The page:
Total personal thing, but I like a shorter backed horse - it makes the lateral work less dramatic, but the ultra collected work easier.

A neck that isn't set on too low, and isn't too long and snakey - especially not a hollow (ewe) neck or a "swan neck" (way too hard to ride those necks correctly). I like a neck that is naturally round, and with no dips in front of the withers.

Good legs and feet - and I prefer a lot of bone, they just seem to stay sound longer. I don't mind a little bit of a paddle, but the horse must not interfere with itself - I want them to stay sound! I like a horse to be brought up barefoot - but 3 or 4, once working, it is fine to shoe them, but they need to spend their first 3 years barefoot and on pasture - for long term soundness. Not too long or too sloped in the pasterns - those are the horses who suffer suspensory injuries (although they can MOVE).

A good loin and strong back - amazing to me how many dressage horses actually DON'T have good backs - once you take the saddle off, it is a wow, they can really do that? But it does make things easier if they have a strong loin and a good back!

And the hind end motor - I like a good engine behind. And good angle and length of hip in the hindquarters.

A kind eye - doesnt have to be big or pretty, but it needs a gentle expression. And the horse needs to engage with people - I mentioned that already, I like a horse who wants to work with people.

Velvet
May. 25, 2011, 02:58 PM
Well that just seems a bit silly, shouldn't it depend on the actual horse? Six inches is reasonable for a 17hh horse, but my Connemara would look ridiculous (and probably fall down) if she was overtracking six inches.

Six inches is really not that large. It's half a ruler length. And it's not the size/height of the horses that makes them have a large over track. It's the amount of freedom in their back end and stride. And good clear FREE walk with a large over track (when loose and moving on their own) typically shows somewhere around this much over track on most horses and breeds.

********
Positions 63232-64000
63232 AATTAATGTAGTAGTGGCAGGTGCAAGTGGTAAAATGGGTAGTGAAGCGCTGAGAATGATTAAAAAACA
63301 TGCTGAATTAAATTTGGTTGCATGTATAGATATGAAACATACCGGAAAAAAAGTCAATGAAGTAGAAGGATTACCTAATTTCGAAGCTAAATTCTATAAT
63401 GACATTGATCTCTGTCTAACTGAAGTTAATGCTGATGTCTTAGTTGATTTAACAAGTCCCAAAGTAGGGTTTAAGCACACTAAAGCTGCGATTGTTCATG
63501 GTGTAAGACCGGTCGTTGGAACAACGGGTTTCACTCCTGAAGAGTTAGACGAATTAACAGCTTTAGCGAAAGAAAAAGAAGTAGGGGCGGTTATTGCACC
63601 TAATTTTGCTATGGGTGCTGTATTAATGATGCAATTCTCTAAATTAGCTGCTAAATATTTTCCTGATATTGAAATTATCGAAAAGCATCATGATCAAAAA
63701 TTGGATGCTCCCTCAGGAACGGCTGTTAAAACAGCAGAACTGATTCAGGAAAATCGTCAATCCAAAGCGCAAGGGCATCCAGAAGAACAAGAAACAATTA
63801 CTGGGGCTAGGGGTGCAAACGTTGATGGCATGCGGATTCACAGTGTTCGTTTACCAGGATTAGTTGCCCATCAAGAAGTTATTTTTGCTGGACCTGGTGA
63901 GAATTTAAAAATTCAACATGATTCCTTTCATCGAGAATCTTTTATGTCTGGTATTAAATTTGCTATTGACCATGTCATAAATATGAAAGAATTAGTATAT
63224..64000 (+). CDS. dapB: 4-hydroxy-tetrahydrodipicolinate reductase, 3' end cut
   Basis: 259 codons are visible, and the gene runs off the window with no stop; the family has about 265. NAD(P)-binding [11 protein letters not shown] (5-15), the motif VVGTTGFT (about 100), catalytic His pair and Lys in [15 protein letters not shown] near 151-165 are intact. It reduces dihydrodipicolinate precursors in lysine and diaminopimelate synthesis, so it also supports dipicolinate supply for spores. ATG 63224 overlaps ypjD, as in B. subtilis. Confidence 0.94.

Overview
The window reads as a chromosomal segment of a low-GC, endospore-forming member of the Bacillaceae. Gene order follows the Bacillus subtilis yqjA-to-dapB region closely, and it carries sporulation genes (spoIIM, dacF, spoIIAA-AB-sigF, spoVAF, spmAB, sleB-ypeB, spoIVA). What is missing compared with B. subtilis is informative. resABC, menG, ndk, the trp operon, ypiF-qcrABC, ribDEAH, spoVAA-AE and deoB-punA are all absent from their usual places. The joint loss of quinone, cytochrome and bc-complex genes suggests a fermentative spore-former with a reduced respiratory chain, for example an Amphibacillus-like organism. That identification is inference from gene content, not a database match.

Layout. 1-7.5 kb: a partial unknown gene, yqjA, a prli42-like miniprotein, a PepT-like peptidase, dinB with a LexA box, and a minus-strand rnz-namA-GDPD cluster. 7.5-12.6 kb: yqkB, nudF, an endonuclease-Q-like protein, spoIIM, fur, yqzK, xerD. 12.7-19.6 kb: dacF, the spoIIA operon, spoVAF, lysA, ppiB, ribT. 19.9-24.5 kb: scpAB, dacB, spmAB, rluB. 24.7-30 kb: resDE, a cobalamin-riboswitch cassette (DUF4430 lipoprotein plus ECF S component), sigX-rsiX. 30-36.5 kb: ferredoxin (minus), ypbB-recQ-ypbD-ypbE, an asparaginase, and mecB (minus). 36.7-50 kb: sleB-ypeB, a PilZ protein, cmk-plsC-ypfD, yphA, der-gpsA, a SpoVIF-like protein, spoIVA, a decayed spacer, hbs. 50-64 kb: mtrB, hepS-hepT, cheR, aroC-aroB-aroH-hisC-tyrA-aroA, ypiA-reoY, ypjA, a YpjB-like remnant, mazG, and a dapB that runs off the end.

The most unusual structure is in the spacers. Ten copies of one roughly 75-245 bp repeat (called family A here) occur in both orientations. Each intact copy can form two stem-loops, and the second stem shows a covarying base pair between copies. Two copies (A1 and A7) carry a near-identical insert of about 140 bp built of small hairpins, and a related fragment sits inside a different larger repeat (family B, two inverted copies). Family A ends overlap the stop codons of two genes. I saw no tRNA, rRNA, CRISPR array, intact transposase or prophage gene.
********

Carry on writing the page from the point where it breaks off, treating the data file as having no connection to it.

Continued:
It's what I'd prefer to see, or something very close, in that situation.

Perfect Pony
May. 25, 2011, 05:12 PM
Agreeing with you, PP, then taking it even further! Actually, too big a walk is highly rewarded at the lower levels, but once you have to collect the walk, it often becomes lateral. Sit and watch some PSG classes, and see how many lateral walks you see - even at the bigger (CDI) shows. I'd rather have a pure walk with just a bit of overstride, but a horse with good joint articulation and looseness, so you can develop more reach when you need it. The extended walk (PSG) is one score, while the collected walk affects at least 4 different scores. So I'd agree it is silly, and further that 6 inches may be too much for most riders to collect well! Fine if you are showing young horse tests, or just showing through Second Level.

And to add to this, although purely anecdotal, when a horse is so loose and free and has a massive overstride, many of those horses are actually neuro. I know my mare had a great walk, and a friend's horse who consistently got 8-9 on his walk was recently put down. What passes for highly desirable movement nowadays is often neurological, all that extreme "elasticity" and suspension.